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As Barack Obama became the first black candidate to win the nation’s highest elected office, msnbc.com was on hand to document the thoughts and emotions of members of three generations of African-Americans. Click on the photos below to read a specific thread, or on the NBC logo to read field reports on the role of race in the election. Or you can scan the posts at right to read them in chronological order.

Validus Prep students

Students at Validus Prep, the Bronx, N.Y.

Tammy Baker

Tammy Baker, office worker, Nashville, Tenn.

Henry McGee Jr.

Henry McGee Jr., law professor, Seattle, Wa.

Correspondent

Field reports from NBC and affiliates

'To get us out of a jam, we trusted a black man'

Posted Wednesday, November 5 at 02:44 pm CT by Bill Dedman
Filed under 277 comments—join the discussion

The election of Barack Obama is historic, but what does it mean?

For some perspective, msnbc.com turned to a panel of historians who have focused on race in America.

You can read all of the historian commentaries by following this link.

Here's an excerpt, from Brown University's Robert O. Self:

"What is most important about Tuesday, Nov. 4, 2008, is that for the first time in the nation’s history, to get us out of a jam we turned to, and trusted, a black man. And, frankly, who better? For who has worked harder for, invested more in, and believed more passionately in this nation than its black citizens? None. Perhaps it high time that, collectively as a nation, we came to realize that."

Readers are invited to read what the historians have to say, and return here to offer your own comments.

In response to some of the comments here, Prof. Self adds, "Your comments are helpful and appreciated, if a few of them are overstated. All of those who wrote that for them this campaign was not about race, I take your point. Indeed, Obama could not have won if he had run any other campaign than a 'non-racial' one. Further, I agree that history will judge him as one of the most remarkable people to have run for office, regardless of his race. He will be judged, in the end, by what he and the nation accomplish in the next 4 or 8 years, not by the color of his skin."

Below is Prof. Self's full commentary.

Remember, you can read what all the historians have to say by following this link.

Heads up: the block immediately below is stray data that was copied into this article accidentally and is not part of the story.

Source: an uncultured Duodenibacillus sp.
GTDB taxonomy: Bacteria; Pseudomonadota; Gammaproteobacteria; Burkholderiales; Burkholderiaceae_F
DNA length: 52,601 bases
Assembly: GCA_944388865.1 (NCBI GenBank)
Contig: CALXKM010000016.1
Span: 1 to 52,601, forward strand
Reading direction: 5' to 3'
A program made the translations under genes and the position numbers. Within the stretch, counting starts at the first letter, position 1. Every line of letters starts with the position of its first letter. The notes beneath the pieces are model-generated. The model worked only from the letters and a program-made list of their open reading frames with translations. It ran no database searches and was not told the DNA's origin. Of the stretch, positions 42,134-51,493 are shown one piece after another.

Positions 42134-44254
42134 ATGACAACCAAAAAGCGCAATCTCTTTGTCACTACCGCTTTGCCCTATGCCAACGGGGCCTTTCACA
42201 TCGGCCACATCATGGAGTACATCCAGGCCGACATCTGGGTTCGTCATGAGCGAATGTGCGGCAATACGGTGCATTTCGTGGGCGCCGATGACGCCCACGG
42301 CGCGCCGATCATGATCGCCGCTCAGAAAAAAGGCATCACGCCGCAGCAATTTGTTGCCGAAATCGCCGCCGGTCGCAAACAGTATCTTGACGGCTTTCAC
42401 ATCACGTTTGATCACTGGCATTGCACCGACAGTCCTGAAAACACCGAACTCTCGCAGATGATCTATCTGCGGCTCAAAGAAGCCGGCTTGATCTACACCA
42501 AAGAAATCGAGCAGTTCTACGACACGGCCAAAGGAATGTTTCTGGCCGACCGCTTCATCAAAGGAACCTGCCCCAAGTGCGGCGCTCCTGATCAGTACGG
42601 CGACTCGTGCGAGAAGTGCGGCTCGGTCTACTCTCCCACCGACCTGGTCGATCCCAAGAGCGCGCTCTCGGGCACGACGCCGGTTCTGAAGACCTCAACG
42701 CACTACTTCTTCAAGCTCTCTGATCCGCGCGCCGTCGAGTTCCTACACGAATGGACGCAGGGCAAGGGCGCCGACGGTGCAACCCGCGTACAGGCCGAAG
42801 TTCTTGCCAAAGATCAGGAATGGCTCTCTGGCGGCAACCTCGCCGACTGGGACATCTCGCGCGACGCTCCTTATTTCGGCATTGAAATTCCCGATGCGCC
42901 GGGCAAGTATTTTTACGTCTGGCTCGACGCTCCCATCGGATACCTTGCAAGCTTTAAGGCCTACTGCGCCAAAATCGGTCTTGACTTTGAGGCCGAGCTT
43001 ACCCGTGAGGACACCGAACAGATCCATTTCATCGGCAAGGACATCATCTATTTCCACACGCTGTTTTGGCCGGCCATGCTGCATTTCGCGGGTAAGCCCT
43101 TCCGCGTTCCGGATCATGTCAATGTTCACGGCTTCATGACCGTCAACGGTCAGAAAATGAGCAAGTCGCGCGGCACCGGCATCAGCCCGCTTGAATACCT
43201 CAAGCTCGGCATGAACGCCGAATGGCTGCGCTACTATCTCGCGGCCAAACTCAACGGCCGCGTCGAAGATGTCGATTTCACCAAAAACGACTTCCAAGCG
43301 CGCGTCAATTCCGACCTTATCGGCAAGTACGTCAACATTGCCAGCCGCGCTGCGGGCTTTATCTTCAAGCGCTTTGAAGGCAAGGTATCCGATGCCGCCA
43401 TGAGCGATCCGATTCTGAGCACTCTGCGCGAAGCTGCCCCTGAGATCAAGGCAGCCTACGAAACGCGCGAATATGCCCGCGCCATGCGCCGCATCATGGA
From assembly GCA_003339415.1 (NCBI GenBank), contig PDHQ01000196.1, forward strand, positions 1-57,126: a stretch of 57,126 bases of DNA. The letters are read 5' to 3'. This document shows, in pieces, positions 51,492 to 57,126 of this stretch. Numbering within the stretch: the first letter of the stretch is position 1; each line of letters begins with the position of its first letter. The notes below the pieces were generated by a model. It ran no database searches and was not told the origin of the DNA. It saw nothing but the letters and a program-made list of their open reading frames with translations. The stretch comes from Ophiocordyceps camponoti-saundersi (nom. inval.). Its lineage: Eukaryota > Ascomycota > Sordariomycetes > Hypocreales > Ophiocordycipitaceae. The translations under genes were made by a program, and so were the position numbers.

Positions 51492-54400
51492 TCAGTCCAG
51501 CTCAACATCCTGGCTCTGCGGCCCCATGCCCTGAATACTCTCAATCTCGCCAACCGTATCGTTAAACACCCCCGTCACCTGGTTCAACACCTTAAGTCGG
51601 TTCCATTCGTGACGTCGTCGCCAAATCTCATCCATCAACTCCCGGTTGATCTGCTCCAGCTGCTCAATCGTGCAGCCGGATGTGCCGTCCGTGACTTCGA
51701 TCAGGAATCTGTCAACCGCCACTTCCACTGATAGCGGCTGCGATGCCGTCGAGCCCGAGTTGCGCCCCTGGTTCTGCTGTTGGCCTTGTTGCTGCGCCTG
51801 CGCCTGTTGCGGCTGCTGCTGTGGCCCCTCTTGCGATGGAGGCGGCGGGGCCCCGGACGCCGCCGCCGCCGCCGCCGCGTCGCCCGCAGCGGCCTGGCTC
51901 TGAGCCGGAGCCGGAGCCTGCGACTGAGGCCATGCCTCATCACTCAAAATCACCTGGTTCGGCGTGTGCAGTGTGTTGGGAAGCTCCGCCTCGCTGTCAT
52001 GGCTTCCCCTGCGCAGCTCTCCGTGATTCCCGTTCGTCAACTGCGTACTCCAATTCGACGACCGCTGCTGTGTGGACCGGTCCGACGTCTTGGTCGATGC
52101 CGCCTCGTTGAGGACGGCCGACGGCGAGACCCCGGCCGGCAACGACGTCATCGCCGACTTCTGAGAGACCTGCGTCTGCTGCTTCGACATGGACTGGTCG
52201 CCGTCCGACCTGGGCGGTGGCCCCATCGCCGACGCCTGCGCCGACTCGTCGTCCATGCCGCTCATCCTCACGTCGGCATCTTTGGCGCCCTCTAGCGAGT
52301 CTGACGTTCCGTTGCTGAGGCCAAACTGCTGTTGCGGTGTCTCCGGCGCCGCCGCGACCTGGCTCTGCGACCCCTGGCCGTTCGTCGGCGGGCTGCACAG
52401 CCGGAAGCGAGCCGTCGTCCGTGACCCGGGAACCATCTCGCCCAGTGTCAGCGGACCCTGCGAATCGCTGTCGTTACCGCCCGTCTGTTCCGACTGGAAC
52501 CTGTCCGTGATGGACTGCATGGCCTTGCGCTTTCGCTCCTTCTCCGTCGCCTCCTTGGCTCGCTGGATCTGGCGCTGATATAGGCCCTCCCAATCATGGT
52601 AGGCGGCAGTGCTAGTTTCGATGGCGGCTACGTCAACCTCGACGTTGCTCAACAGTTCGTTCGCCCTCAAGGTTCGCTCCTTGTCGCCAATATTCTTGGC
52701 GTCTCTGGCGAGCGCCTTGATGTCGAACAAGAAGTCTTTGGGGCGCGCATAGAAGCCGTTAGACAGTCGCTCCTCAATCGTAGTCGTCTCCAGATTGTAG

The United States is a young country. Too young, perhaps. We do not always appreciate what the French call the longue duree — the long term of history. But that is the best vantage from which to view Barack Obama’s victory in the 2008 presidential campaign. Has racism vanished? No. White privilege? No.

But is there a thread of history connecting Obama with Denmark Vesey, Frederick Douglass, Sojourner Truth, Ida B. Wells, W. E. B. Du Bois, Booker T. Washington, Marcus Garvey, Pauli Murray, Malcolm X, Ella Baker, Martin Luther King, Jr., Fanny Lou Hamer, Stokely Carmichael, John Lewis, Shirley Chisholm, Marion Wright Edelman, and a long list of others? Yes. Without a doubt.

African-American history has defined the longue duree in the United States. Slavery could not be ended in 200 years, much less in a single generation. Jim Crow took nearly a hundred years to eradicate. Civil rights and full equality, after three generations of tireless work, are an ongoing work-in-progress. The persistence of the black "freedom struggle," dating to the 1620s, is one of the defining elements of the history of this nation.

Is Obama’s victory a chapter in that history? Yes and no. Our oldest, deepest, most persistent myth, that of race, can also be our most superficial. Too much ink has been spilled in declaring Obama a "post-racial" candidate. What? How can the son of an African immigrant, in the land that stole nearly three centuries of labor from Africa in the name of white racial supremacy, be post-racial? He can’t.

And that is the beautiful irony of race in America. It is fixed and fluid at the same time. Obama both embodies and transcend his, and our, "race." As the inheritor of a political tradition that stretches from Vesey to King, from Susan B. Anthony to Franklin Roosevelt, Obama is the liberal citizen triumphant, the citizen who exists beyond color and speaks to our common destiny. But he is also the prodigal black son, the inheritor of the injuries of racial chauvinism who rises despite the burden.

What is most important about Tuesday, Nov. 4, 2008, is that for the first time in the nation’s history, to get us out of a jam we turned to, and trusted, a black man. And, frankly, who better? For who has worked harder for, invested more in, and believed more passionately in this nation than its black citizens? None. Perhaps it high time that, collectively as a nation, we came to realize that.

You can read what all the historians have to say by following this link.

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